Celebrity

Gabrielle Union Says BET Lawsuit Was A Lesson In Standing Up For Herself

Gabrielle Union speaks at the #BlogHer18 Creators Summit at Pier 17 on August 8, 2018 in New York City. (Photo by ANGELA WEISS / AFP) (Photo credit should read ANGELA WEISS/AFP/Getty Images)
Sydney Scott
Aug, 16, 2018 7:07 AM UTC

Gabrielle Union learned quite a lot during her time on BET’s Being Mary Jane.

The actress, who starred as news anchor Mary Jane Paul on the journalism drama, was forced to sue the network back in 2016 after Union claimed the show’s producers reneged on an agreement to have a significant break between seasons four and five.

“I learned that if it’s not in writing, no one is obliged to do anything,” Union told ESSENCE last week after giving a keynote address at the #BlogHer18 Creators Summit in New York City.

“Not even what they promised,” she continued. “No matter how cool you think you are with whoever, at the end of the day, people will work [toward] what puts more money in their pocket.”

The lawsuit was settled in December 2016 with the network saying in a statement, “BET Networks is pleased to announce that they have reached an amicable agreement with Gabrielle Union and look forward to sharing the new season of Being Mary Jane with its loyal fans beginning January 10, 2017.”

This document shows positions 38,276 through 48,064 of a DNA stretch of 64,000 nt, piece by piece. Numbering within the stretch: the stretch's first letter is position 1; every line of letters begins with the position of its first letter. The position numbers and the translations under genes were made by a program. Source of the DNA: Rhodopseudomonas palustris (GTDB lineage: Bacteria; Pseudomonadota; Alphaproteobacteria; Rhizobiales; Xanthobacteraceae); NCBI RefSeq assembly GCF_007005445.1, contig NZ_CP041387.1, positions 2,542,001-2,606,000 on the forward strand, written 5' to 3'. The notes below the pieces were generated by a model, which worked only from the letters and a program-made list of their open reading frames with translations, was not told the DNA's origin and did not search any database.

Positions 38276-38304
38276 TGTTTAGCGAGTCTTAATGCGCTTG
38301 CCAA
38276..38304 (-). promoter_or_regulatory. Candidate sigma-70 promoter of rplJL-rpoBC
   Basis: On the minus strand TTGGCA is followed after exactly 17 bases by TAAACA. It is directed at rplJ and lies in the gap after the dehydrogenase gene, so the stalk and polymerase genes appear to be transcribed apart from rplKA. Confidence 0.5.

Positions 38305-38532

It was announced last year that after five seasons Being Mary Jane would come to an end in a two-hour movie set to air this year.

The actress, who’s currently filming Bad Boys spin-off, L.A.’s Finest, said the lawsuit made her realize that standing up for herself — for “even the small things” — is necessary to her own self care, even if it meant going against cultural norms.

“I was afraid to [hit] back because I didn’t want to perpetuate infighting within my own people,” Union admitted. “But at the end of the day, BET is not Black-owned. It’s owned by Viacom. It’s David and Goliath.”

“I’m just one Black actress, on one cable show, on one network [that’s] part of a conglomerate. But I was told something. I was promised something,” she continued. “For me, I [thought] I can stand up and try to fight, or I can go to my grave feeling like a piece of s–t for not standing up.”

And that’s a lesson we could all learn from.

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